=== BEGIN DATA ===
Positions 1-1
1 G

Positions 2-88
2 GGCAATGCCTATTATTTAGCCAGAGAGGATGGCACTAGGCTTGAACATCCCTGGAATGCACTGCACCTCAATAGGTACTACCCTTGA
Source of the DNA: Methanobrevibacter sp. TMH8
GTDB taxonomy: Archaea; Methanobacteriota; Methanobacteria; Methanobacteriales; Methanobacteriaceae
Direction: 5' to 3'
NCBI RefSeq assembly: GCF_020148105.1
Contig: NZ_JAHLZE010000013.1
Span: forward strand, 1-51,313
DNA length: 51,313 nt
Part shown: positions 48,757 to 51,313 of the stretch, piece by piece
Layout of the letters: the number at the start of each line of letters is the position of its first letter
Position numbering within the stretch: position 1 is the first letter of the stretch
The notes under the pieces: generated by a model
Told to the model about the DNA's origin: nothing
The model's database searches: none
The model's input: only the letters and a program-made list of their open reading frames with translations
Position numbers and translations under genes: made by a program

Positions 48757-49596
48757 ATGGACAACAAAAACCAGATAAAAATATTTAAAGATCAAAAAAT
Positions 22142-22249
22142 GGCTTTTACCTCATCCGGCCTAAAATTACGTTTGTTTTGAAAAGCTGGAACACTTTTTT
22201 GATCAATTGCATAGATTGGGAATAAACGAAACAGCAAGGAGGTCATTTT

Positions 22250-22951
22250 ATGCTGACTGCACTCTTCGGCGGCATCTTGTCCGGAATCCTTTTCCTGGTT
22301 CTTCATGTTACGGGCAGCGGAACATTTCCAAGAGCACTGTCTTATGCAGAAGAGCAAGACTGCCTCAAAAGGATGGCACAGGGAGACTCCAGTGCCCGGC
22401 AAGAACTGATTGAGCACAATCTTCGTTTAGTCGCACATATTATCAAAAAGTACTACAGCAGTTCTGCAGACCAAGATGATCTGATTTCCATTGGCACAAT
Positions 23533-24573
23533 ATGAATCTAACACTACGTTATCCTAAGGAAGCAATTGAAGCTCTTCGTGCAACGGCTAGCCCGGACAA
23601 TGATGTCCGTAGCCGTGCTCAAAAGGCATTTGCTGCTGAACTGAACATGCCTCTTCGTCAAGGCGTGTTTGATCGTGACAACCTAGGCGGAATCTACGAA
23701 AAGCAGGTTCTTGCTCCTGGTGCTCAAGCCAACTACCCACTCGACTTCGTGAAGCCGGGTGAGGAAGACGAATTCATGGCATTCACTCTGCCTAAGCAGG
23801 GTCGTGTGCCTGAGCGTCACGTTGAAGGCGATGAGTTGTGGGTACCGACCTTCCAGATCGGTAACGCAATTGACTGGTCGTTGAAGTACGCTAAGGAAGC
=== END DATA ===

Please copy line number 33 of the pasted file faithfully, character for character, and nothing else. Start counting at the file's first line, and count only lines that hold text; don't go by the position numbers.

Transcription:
23801 GTCGTGTGCCTGAGCGTCACGTTGAAGGCGATGAGTTGTGGGTACCGACCTTCCAGATCGGTAACGCAATTGACTGGTCGTTGAAGTACGCTAAGGAAGC